• Started practicing massage more regularly again.
  • Taught a class on making your own floggers (using upcycled bicycle innertubes)
  • Started attending personal training twice a week.
  • Volunteered with Sepia for Placement for the Burnout event.
  • Resumed a relationship I thought was dead and gone.
  • Started doing “Couch to 5K”.
  • Spent Xmas at the coast with Dan, Melody, Anita, Owen and Ed. So good for my heart, and so hard at the same time.
  • Was stunned to discover new depths and previously unexplored places in a relationship that I thought was settled and defined. Positively revelatory!
  • Maintained the weight lost in 2013, and even lost a bit more.
  • And last but not least, I maintained and deepened my relationship with Bobo. Over eight years now, and my love and appreciation for her only continues to grow!


And several things that sucked:

  • Ended a relationship.
  • Ended another relationship.
  • And then ended the biggest, most significant relationship of my life, 18 years long. Excruciating, devastating.

How do you summarize a year like that? Lots of new events and growth, and then lots of “another fucking opportunity for growth.” In the grand scheme of things, way more pain than joy, way more heartache than I’m built to take. And that comes on the heels of a 2013 that was almost as bad. Over all, 2015 can only be better. It fucking well better be.

A better me

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The start of 2014 felt like one old-man injury after another; my low back would be sore, or I’d have a crick in my neck, or a sore shoulder. Nothing debilitating, but a constant low-level annoyance. Grrr…

So in April I started going to a personal trainer once a week. This is the same trainer Bobo has been seeing, and I really liked what she had to say about him and how much stronger and more confident in her body she seemed. During the first meeting, the trainer asked what my goals were. “I’m already reasonably active with hiking and biking; mostly I want to be able to do that longer, farther, more often. I want to be fit enough to sustain the life and activities I already enjoy.”

So we started a routine of what he calls “cross-core”. Lots of work with cables and pulleys and elastic bands, natural body movements, mostly using my own body weight and leverage for resistance. And the results have been good. I’ve maintained the weight loss of 2013, and have even lost a smidge more. The nagging old-man injuries have dramatically decreased in frequency. My clothes fit better and I look better naked. But mostly the changes have been gradual enough that it’s hard for me to notice them from one week to the next.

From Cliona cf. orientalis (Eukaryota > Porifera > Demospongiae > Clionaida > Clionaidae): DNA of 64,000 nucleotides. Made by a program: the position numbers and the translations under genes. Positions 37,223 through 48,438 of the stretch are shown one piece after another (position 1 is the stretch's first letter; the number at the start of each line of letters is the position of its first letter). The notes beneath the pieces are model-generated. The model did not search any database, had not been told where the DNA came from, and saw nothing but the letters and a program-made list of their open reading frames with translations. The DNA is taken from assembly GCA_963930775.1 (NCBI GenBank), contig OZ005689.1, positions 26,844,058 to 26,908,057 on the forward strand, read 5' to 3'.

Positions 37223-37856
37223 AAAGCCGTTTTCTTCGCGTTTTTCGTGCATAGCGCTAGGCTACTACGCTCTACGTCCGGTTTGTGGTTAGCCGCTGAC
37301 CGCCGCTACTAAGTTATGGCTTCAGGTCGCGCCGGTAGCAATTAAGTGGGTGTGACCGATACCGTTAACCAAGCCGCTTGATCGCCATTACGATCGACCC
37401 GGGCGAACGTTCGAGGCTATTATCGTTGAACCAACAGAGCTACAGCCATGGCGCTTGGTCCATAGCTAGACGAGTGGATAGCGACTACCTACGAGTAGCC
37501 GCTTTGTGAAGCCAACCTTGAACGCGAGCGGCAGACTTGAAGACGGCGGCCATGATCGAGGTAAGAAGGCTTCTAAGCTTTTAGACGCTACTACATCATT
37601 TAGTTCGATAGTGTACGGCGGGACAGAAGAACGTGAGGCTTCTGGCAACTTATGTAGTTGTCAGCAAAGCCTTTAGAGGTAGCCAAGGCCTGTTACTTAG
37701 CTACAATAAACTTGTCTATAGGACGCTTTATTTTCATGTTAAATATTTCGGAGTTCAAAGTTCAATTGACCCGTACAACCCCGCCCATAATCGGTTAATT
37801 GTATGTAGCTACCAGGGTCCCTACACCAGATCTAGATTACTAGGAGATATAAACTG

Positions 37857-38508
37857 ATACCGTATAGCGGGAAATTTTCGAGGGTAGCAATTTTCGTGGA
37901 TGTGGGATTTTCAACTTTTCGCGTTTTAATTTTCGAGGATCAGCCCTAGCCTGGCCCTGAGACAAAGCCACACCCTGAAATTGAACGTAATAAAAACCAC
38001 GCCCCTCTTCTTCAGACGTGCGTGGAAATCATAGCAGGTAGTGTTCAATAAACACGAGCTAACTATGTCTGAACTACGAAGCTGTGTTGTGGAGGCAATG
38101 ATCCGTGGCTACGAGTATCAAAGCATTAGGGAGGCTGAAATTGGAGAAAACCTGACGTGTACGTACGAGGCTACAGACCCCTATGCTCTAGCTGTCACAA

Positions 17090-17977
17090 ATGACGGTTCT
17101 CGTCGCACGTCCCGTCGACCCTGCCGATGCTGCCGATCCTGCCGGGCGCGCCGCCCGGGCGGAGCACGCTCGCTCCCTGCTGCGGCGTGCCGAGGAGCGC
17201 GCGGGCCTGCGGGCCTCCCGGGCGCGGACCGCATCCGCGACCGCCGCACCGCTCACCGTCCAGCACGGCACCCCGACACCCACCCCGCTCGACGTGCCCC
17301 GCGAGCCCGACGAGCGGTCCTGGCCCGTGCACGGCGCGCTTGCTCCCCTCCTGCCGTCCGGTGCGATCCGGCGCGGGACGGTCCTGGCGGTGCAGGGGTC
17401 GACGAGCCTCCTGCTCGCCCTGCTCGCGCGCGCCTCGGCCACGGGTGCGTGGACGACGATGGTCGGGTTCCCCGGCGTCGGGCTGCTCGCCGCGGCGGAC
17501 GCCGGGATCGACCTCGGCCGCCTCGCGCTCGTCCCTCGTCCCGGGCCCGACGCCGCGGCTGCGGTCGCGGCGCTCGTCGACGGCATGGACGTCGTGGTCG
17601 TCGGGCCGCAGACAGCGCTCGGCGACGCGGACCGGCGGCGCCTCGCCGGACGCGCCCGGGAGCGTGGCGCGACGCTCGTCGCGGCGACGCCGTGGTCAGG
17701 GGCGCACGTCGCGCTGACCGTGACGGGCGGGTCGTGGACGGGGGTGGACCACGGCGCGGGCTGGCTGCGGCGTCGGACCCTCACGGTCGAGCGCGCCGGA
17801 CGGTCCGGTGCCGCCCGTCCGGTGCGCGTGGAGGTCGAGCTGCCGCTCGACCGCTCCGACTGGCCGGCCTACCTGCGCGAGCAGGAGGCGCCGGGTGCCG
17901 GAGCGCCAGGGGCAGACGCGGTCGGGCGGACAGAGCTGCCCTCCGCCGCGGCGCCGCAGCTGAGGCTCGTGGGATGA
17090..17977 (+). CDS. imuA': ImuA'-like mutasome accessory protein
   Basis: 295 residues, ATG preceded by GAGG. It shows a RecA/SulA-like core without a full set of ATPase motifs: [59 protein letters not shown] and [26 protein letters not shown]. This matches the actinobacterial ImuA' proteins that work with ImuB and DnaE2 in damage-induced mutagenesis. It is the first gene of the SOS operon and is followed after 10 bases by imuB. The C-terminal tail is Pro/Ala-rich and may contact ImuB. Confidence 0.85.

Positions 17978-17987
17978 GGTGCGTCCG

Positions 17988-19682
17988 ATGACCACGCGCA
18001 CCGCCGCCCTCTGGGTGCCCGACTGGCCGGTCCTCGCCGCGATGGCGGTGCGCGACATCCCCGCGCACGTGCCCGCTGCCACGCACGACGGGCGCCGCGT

But this year at Burning Man, something lovely happened. Mags and I were biking through the open playa and came across the ePOD, an open-truss sphere about 7 meters in diameter that spun on its vertical axis. Multiple people were perched on the top and sides of the sphere already, so clearly I needed to join them, right?

With the sphere already rotating at a good clip, I walked up to the base of the sphere and reached overhead to grab two struts and pull myself up. Because the sphere was spinning, my feet left the ground immediately and I kicked my legs forward to try to catch my ankles in the truss so I could pull myself up. And I failed. My feet didn’t make contact and the apparent centrifugal force swung my legs out away from the sphere.

In that brief second, a dozen thoughts and emotions went through my head. “I can’t do this! How embarrassing. I’m an old, fat man and should bike away and find something more my speed. What was I thinking?!” And in that second of shame and embarrassment and failure, I realized I was still hanging on. And had enough juice to hang on at least a couple more seconds. I swung hard again, pumped my legs forward… and this time I hooked the truss with my ankles! From there it was easy to monkey my way inside the sphere and start climbing up. I made it! I fucking did it!

browse on the ePOD Sphere, Burning Man 2014.

browse on the ePOD Sphere, Burning Man 2014.

And I’m pretty sure I wouldn’t have been able to do it, prior to starting personal training. So yay! Let’s celebrate growing, changing and becoming a better version of yourself!

PS: Since October, I’m now going to training twice a week. Hell yeah!

Ruminations from the playa

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At Burning Man this year, I had one especially rough day, and I think the people I was camping with could tell. As evening settled in, I was standing near the street watching the crowd roll by and the head of our camp came over and said, “Tell me what you think. What do you make of all this?”

I hesitated and said, “You’ve caught me in a pretty cynical moment; I’m not sure you really want to hear what I’m thinking.”

He said, “No, go right ahead, lemme have it.”